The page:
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How Many HR People Do You Need In 2021?

(3 – 5 minute read)

Most small and mid-sized businesses create more formal HR processes and departmental structures as they grow. This development is a response to the need to acquire talent, increasingly complex compliance demands and culture challenges that arise with new staff. Naturally, business leaders will ask the question: “how many HR people do we need to meet organizational demands?” Additionally, it is often difficult to know what level of HR expertise is needed for a small but growing team. For example, new compliance concerns are introduced as companies pass 10, 25 and 50 employees.

The HR-to-employee metric is a much-debated topic. If properly interpreted, it can help you establish HR staffing needs and determine how well the department delivers its services.

2021 HR-to-Employee Calculation

According to Bloomberg BNA’s HR Department Benchmarks and Analysis report, the rule-of-thumb ratio is 1.4 full-time HR staff per 100 employees. This ratio is at an all-time high, and in sharp contrast to the marked drops we have seen in recent years. The metric previously peaked at a record high of 1.3 per 100 employees in 2013/2014, after which it dropped to 1.1 per 100 employees in 2015, representing a more recognizable metric, and around where it had hovered for more than a decade. The new ratio is primarily attributable to unprecedented workforce growth and an increased need to support the added HR burden on businesses.

Does the HR-to-Employee Metric Really Matter?

If you’re using the HR-to-Employee metric, and given that the metrics only account for your full-time HR staff, there will always be a gap between your calculations and your actual need. You will first need to assess how much value HR can add to the company, and in what areas your needs are greatest. The measure used to be to hire one HR person for each member of your executive management, but today a ratio of one HR leader to every 500 employees is not uncommon.

Always factor in the skills your HR practitioners bring to the table, as virtually no single professional is strong in all required HR competencies. It may be more advantageous to outsource certain aspects, such as payroll and benefits or even staffing. If your HR operations are automated or outsourced, you can safely reduce the ratio.

Does a Small Business Need Human Resources?

No matter the size of your company, HR is one of the most important internal functions. If people are the lifeblood of your organization, human resources is the pumping heart that keeps it alive.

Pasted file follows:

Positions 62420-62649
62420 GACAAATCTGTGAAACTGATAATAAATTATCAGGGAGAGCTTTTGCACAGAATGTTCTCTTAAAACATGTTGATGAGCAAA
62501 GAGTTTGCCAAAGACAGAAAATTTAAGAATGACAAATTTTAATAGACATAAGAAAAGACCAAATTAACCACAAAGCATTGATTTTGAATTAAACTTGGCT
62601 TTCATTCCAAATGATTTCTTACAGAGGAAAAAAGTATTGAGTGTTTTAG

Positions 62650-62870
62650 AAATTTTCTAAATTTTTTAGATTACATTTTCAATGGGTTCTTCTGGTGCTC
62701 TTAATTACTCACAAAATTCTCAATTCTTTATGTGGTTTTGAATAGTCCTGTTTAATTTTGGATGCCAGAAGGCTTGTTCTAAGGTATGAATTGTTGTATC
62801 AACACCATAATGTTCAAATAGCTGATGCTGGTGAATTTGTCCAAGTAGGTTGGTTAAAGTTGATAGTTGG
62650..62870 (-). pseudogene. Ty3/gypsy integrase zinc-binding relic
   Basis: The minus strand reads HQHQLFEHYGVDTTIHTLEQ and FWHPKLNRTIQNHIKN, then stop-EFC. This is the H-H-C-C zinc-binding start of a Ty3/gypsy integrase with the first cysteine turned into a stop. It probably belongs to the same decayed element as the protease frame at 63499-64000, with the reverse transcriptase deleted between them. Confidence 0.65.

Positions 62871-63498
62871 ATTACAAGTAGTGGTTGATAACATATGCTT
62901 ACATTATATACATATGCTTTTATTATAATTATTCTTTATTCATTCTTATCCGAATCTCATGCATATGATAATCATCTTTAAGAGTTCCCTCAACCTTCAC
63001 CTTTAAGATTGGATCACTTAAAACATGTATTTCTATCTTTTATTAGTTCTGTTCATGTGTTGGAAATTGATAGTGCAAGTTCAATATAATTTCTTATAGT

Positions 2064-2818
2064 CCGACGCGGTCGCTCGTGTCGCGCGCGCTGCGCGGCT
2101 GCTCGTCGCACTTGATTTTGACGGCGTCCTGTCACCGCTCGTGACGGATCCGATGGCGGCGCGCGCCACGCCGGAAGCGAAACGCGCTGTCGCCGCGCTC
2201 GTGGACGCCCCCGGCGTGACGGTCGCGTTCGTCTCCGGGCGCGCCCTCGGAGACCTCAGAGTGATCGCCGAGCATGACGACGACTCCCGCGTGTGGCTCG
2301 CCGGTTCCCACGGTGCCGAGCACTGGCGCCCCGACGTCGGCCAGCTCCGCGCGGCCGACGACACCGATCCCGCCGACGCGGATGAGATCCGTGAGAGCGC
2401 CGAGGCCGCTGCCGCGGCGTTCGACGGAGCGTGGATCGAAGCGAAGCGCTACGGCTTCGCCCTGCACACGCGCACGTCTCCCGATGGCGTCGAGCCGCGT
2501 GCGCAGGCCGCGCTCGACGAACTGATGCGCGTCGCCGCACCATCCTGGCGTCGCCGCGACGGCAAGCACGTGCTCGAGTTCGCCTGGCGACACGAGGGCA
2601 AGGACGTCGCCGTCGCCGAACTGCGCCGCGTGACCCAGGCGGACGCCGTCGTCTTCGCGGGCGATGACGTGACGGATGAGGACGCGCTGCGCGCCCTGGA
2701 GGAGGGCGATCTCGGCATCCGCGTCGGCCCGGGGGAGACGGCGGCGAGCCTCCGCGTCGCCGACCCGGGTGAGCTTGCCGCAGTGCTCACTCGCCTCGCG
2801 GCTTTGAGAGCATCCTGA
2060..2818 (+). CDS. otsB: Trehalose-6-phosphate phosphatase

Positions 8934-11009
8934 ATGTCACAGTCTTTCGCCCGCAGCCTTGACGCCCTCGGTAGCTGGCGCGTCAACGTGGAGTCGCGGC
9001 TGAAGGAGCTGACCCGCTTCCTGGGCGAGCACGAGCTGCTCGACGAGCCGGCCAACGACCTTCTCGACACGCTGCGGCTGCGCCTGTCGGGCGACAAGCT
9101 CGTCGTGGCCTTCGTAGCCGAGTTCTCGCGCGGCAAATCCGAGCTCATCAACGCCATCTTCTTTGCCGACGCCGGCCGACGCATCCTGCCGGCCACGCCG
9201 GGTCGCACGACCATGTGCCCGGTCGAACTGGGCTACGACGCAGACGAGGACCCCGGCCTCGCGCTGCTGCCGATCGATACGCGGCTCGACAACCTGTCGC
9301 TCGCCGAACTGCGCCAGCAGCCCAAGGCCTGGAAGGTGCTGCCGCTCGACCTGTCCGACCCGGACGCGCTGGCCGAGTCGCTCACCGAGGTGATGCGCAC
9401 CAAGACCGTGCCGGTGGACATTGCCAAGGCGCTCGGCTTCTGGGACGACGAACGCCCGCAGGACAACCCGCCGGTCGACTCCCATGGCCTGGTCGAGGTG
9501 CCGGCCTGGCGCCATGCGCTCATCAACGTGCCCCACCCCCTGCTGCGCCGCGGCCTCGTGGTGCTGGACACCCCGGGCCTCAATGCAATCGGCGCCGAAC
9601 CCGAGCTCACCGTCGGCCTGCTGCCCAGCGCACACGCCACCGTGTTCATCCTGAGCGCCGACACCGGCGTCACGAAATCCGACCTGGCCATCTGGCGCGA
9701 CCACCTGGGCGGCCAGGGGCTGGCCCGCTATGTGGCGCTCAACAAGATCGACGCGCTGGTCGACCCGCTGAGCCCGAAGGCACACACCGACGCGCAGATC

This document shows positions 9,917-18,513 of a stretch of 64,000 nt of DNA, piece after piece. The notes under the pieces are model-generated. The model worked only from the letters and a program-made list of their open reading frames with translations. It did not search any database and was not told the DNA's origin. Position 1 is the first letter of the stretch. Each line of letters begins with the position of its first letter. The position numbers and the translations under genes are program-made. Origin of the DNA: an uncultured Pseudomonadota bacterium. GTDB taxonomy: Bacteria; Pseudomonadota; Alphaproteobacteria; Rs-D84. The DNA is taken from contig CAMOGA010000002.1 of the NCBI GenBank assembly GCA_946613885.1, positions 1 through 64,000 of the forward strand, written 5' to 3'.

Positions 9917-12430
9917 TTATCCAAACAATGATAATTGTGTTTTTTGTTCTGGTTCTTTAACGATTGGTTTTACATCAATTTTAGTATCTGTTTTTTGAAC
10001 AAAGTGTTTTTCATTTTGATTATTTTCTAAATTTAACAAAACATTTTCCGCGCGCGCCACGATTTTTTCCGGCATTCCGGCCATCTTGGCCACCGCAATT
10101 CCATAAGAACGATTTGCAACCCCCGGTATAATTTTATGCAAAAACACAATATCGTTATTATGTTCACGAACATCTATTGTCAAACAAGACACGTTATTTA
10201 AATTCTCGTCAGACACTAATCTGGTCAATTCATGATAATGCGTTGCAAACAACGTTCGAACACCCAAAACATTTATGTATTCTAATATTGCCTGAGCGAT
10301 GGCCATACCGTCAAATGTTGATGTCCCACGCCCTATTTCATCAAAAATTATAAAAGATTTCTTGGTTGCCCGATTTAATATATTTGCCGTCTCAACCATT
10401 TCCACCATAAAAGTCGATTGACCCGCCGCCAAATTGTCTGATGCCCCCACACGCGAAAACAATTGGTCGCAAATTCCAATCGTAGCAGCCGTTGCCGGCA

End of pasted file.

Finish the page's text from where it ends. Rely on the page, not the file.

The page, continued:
For example, key HR concerns for small and medium-sized businesses typically include:

  • Recruitment
  • Training and development
  • Salaries, payroll, compensation, and benefits
  • Labor relations
  • Compliance
  • Health and safety

While small and mid-sized (5-100 employees) businesses do need HR support, research shows that most owners and key executive staff do not feel confident managing these responsibilities. Industry research also shows that owners and executives in smaller organizations spend as much as 12 hours every week on workforce administration.

  • 45% of business owners spend 1 day per week or more on HR administration
  • 54 percent of small businesses handle employment matters themselves
  • Less than 50 percent of small-business owners are very confident about the way their companies handle HR
  • 70 percent of businesses with five to 49 employees add HR onto the workload of employees with little to no experience in workforce issues

Sources: SHRMHR Daily Advisor 

Solving this problem requires companies to determine which aspects of HR and workforce management can and should be handled internally.

To make this determination, companies should examine what strategic and financial value is added by managing each part of HR administration. Simply put, small organizations have to separate HR administration into two areas: people and processes.

Core components of “people” management are often kept internal. In fact, many small businesses are beginning to opt for designating or hiring a “Talent Manager” internally to help find and keep the best people at their company. This individual may be partially or solely responsible for people-focused functions like talent development, culture building, core values and performance management. Most organizations want (rightly so) to maintain full control over these culture-focused aspects of their company.

Core back-office processes include payroll, compliance, benefits and HR administration (onboarding, consultation, handbook development, policy creation, etc.). Outsourcing these administrative burdens is a simple, cost-effective way to keep your business focused on people while ensuring that HR processes are compliant and competitive by exceeding employee expectations.

Read about our co-employment offering to learn more about how outsourcing all back-office processes works is the easiest way for small businesses to offer industry-leading HR administration.


January 5, 2021




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